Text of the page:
May 20, 2011 by

You can have it almost your way! I wonder if it might perhaps be symptomatic of our current economy that all of these gourmet burger joints are cropping up all over the country. People want to go out and treat themselves to a fun dinner with or without the kids but the less than romantic QSR fluorescent lighting of  a Burger King or Chick-Fil-A might give them pause. When I first stepped foot into the cozy location off of Piedmont road that houses Grindhouse Killer Burgers, I was excited to try their version of the ‘killer’ burger. Their famed location on Edgewood Ave is relatively close to my home and all the hipsters brag about their options including an excellent veggie burgerTheir parking lot is tiny but I noticed a good number of the...

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Kate In The Royal Spot Light

Apr 29, 2011 by

There has been more than the fair share of chatter about the impending nuptials of the young prince William and his fair Kate. Not just simply because of the fact that it is a ‘royal’ wedding, but because he is marrying a commoner, Kate Middleton. Remember the tales of a young Diana, born into an old aristocratic English family with royal ancestry, she was so far from common, the mere sight of her through throngs of crowds into an uproar. She was scrutinized before, during, and after her marriage to Charles – their marriage ended in August 1996. She struggled with her weight, postpartum depression, bulimia, the deaths of dear friends like Gianni Versace, and raising her children in a very almost blinding public spotlight. Her wedding was merely televised. And at a time...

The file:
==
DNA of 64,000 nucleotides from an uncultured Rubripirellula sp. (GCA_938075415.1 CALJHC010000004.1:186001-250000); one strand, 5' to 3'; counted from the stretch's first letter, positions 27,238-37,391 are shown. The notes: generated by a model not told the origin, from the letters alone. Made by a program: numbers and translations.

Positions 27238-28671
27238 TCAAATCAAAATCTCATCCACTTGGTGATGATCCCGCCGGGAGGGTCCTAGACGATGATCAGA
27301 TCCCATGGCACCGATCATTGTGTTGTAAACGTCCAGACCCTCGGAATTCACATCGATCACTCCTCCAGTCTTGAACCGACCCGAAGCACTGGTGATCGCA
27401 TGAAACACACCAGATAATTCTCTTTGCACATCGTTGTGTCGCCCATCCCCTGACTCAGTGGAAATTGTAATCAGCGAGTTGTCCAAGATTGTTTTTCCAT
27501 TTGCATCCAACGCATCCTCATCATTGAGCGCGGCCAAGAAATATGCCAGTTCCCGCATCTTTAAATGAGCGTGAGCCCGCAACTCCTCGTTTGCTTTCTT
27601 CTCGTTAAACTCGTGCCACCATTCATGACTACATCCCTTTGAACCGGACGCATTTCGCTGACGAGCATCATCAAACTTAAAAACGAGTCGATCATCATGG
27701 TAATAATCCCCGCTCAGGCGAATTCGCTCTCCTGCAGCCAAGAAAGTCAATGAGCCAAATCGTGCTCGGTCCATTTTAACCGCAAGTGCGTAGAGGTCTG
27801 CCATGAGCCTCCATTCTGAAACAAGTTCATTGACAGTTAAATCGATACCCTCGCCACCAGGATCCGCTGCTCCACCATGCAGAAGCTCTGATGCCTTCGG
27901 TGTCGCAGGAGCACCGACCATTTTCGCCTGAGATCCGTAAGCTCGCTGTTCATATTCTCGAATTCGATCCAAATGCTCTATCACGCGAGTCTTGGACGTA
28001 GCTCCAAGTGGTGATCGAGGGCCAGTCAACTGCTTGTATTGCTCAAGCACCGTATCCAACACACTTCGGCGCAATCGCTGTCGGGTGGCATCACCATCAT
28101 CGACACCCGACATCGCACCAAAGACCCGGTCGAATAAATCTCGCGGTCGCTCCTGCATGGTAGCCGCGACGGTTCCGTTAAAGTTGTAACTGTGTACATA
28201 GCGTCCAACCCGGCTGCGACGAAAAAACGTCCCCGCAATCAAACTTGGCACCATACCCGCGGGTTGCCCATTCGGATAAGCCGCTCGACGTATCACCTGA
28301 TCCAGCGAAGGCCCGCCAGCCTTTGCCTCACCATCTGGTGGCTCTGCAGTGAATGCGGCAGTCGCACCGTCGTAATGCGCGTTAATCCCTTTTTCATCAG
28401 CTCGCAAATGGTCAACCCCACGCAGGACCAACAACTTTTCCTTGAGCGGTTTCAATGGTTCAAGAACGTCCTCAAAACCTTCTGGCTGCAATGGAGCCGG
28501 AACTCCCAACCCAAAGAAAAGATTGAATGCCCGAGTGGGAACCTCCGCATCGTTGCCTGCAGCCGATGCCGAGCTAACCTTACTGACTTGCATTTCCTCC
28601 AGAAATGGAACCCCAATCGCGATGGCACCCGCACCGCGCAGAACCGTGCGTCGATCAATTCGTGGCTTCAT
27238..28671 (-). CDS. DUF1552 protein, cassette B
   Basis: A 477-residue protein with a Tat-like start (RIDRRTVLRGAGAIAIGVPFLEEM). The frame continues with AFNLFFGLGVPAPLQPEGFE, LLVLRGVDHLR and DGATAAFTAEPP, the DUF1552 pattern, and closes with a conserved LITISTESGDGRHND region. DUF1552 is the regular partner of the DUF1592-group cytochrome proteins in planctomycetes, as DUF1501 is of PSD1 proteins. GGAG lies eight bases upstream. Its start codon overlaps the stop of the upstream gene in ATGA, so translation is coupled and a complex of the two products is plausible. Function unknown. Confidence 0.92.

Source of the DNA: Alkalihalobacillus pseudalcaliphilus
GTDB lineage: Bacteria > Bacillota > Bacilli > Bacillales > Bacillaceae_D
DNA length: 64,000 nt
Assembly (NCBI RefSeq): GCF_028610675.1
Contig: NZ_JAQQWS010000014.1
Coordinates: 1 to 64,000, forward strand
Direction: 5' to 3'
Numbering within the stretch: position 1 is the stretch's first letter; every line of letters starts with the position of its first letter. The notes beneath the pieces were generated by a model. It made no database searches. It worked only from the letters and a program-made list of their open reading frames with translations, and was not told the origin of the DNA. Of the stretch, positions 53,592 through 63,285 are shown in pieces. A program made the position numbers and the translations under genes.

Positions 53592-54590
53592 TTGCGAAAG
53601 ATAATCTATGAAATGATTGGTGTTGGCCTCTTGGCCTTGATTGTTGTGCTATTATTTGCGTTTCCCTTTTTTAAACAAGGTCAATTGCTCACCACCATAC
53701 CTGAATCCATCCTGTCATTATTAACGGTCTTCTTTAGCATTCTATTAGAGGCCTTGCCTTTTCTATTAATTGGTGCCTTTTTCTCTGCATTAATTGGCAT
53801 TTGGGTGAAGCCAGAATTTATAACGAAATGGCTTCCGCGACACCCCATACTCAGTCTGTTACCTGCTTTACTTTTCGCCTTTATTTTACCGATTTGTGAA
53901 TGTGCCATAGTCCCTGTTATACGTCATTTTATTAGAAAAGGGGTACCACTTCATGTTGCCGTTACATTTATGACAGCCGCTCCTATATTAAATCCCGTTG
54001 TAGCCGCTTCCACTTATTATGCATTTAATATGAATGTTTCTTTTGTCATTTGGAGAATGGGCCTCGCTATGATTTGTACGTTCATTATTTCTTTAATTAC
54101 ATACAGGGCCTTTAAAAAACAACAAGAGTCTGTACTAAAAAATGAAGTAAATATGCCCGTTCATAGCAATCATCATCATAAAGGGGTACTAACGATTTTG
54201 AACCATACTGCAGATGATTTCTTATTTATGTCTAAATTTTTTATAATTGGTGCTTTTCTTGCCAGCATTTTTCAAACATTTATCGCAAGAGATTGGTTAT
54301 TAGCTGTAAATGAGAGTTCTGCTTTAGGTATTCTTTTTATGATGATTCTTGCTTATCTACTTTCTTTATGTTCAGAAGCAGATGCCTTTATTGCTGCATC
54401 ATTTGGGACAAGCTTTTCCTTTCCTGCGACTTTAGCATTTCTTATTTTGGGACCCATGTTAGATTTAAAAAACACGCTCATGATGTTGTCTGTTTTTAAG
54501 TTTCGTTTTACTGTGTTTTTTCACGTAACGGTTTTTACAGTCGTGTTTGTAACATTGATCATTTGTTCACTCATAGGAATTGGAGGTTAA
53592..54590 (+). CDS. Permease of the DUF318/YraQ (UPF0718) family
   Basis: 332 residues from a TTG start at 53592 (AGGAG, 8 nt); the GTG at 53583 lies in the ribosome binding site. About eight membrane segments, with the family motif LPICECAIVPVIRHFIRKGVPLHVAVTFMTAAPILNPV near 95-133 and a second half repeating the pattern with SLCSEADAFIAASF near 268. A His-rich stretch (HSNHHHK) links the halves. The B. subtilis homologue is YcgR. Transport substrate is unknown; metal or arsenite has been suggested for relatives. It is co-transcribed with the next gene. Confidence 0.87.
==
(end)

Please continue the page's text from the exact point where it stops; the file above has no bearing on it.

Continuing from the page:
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In West Hollywood, CA: Palihouse Courtyard Brasserie...

Mar 25, 2011 by

Tucked uniquely away in a little nape of West Hollywood, and surprisingly very close to Melrose and Sunset, The Palihouse is a boutique hotel with a French grace and LA feel.   It is a Tablet hotel and they are well versed in chic! For instance, when I checked in on FourSquare there was a tip left by Demi Moore mentioning that the courtyard was a great place to hold a breakfast meeting – and that is exactly where we found ourselves at brunch and I was told her favourite table! Their chef, Mike Bryant, comes from rural Virginia where he developed his love for farm fresh ingredients while learning his way around the kitchen from his French mother. His mother did an excellent job! The Palihouse Courtyard Brasserie features and amazing brunch that would...